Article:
Life of a Creative-Part 13

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Prescott, AZ Photo by Michele Venne

Prescott, AZ
Photo by Michele Venne

I remember when the storyline of my first novel, Of Gifts and the Goddess, was in my mind. The opening line of dialogue (one of many rules of writing that I consistently break), the battle scene, and the gifts of the heroine made me excited to write. When I shared it with my significant other, the one person we think we can trust and who will support us no matter what, he laughed. With derision, he said, “You’re going to write a book?” You can imagine that when I completed the prologue (breaking another rule!) and the first three chapters, I didn’t share it with him. I then took a creative writing class at a local community college. The instructor would often reply to my work with the comment of, “I’m not buying it.” When I finished writing what would be my first novel, I gave it to six beta readers. Interesting that each one caught different typos and thought differently about awkward sentences. And they all had varied opinions as to whether they liked it and what I should change about it. What I realized with each step is that I was asking for permission to write. Natalie Goldberg says in her book Wild Mind, Living the Writer’s Life, “Naturally, anyone can be a writer…I do not mean you have to go to someone higher up on the totem pole and inquire, Is it okay if I write? Write before you ask anyone. As a matter of fact, never ask anyone; always write…”

It’s been a dream of mine to be a well-known author; someone who’s lucky enough, or good enough, to make a living from their writing. It hasn’t happened yet. But that’s the thing about dreams. We find something we like, that brings us joy, that makes a difference for others, and we want to keep doing it, to spread it around, to have our love and our work be one in the same. Goldberg writes, “Dreams are another slice of reality, not different from where we are now—they also can open up your reality. They don’t have the constraints of conscious logic.” Logic tells me the percentage of artists who make a living doing what they love, and my chances of being among them. Logic is also where the inner critic lives. It always has countless logical reasons why a dream won’t come true and how we’re all kinds of a fool for even thinking our dream reality can become our current one. And an interesting thing about dreams, regardless of what they are? “No one cares that much if you write or not. You just have to do it.”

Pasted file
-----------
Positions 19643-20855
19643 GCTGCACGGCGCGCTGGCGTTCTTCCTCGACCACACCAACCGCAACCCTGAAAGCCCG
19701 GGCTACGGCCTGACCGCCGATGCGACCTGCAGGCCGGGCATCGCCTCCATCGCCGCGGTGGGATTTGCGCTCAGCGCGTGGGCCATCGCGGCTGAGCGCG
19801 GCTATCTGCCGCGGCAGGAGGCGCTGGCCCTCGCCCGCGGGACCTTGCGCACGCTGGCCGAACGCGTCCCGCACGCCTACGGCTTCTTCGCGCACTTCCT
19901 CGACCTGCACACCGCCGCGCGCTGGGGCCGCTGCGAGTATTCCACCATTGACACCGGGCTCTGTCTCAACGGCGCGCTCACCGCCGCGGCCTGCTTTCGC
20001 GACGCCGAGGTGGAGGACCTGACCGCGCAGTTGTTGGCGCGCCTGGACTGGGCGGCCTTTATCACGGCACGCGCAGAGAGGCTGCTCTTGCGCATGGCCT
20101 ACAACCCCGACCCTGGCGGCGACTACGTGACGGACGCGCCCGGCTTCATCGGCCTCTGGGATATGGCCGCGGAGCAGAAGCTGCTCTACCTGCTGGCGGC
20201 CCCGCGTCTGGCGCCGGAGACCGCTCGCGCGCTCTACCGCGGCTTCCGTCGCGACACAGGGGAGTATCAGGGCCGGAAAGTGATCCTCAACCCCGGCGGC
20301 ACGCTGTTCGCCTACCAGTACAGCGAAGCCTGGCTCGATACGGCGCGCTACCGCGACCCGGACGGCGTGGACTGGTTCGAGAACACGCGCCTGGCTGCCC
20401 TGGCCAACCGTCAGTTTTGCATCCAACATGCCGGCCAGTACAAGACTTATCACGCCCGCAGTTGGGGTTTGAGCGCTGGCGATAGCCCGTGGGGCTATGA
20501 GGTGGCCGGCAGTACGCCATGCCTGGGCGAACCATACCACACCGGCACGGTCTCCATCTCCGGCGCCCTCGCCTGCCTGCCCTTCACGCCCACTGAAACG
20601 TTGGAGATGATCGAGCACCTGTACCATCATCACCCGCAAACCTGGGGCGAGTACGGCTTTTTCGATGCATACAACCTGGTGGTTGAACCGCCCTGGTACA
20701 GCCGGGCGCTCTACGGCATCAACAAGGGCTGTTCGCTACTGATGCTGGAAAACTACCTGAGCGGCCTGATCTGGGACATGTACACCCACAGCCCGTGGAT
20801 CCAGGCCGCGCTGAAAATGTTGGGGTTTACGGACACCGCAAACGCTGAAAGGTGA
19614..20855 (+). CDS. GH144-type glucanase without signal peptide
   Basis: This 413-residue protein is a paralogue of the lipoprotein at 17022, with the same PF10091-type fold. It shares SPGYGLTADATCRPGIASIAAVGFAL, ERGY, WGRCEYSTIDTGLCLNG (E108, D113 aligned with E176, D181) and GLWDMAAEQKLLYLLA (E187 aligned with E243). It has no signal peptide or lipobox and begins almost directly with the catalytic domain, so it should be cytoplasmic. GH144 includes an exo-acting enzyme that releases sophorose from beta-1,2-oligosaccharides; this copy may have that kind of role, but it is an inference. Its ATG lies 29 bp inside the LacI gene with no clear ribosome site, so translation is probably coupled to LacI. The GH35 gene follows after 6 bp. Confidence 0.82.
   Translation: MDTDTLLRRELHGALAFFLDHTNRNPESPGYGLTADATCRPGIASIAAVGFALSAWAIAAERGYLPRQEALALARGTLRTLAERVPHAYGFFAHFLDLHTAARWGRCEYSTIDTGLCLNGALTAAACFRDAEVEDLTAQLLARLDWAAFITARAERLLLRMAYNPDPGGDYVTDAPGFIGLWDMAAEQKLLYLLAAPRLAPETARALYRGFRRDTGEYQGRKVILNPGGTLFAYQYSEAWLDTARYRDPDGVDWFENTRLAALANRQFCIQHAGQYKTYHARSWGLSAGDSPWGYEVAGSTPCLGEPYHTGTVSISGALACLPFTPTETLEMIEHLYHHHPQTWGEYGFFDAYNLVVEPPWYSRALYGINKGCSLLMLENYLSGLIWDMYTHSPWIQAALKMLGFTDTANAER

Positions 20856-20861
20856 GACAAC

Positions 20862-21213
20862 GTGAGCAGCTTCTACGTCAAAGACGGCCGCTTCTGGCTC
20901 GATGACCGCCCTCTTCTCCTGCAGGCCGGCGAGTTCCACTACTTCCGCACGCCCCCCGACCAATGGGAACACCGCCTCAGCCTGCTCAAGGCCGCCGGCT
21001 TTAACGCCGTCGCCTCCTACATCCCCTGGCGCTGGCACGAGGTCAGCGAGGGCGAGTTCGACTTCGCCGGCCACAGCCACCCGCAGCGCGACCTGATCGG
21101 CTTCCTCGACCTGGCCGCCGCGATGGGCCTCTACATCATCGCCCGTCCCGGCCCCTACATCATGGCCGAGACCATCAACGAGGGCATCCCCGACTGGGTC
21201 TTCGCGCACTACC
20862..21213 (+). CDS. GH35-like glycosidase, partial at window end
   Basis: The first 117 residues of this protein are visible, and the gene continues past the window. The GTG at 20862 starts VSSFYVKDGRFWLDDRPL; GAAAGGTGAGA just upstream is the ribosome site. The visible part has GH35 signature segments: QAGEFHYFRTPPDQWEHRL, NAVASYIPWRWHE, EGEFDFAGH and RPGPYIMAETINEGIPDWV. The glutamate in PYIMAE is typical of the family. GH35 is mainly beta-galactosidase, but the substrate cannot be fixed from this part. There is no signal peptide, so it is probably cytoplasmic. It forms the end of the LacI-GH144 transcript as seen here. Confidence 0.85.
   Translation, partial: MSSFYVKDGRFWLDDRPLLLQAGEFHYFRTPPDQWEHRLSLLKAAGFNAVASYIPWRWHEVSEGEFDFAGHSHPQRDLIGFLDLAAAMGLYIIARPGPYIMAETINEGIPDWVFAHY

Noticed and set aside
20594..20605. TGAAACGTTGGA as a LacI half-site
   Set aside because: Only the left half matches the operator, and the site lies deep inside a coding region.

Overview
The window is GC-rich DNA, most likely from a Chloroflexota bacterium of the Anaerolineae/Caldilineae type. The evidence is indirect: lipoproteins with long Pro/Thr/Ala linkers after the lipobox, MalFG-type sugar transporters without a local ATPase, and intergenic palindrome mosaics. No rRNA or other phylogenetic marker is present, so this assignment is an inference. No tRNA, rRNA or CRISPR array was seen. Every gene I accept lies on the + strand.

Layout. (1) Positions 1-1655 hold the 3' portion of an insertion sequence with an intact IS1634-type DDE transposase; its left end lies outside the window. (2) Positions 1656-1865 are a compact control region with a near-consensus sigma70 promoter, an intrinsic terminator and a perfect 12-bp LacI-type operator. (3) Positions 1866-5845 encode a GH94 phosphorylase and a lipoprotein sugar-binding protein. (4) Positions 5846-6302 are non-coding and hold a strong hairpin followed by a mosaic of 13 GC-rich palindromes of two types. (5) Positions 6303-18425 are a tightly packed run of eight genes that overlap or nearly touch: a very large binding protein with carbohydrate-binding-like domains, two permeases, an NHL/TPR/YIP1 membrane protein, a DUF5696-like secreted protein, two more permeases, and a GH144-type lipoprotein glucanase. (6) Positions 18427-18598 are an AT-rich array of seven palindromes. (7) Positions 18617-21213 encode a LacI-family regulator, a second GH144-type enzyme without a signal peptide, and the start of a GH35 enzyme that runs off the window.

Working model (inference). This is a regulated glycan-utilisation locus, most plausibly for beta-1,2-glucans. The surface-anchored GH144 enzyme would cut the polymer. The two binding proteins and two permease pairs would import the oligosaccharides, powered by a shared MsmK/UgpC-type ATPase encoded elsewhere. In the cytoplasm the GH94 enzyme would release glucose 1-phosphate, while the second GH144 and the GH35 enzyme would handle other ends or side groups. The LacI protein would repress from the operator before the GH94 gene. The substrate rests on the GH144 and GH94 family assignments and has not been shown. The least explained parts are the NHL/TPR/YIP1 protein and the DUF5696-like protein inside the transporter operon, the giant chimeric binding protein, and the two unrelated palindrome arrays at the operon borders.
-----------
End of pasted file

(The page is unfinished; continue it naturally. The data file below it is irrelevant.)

If we have the dream to write, and maybe we’ve asked for permission, or maybe not, then how do we go about it? Goldberg suggests, “I’m not waiting around for anyone from above to give me a signal. We just step forward with our hearts and act. That’s the best place to come from as a writer.” And that’s the best place to come from for any dream that moves us. If we take steps every day, if we study and work towards our dream, it may take months or years, but the dream will be closer. When it comes to fruition, it most likely won’t look like anything we expected, but then we won’t be the same person we were when we started the journey. “If you make an effort, beings seen and unseen will help. There are angels cheering for us when we lift up our pens, because they know we want to do it. In this torrential moment we have decided to change the energy of the world. We are going to write down what we think. Right or wrong doesn’t matter. We are standing up and saying who we are.”

Since 2005, I’ve been working towards my dream. With eight books in print, six novels and two books of poetry, I haven’t arrived, but I’m on the road! Visit my website to see where I’ve traveled: www.myjoyenterprises.com

Have you asked for permission to write? What is your creative dream?

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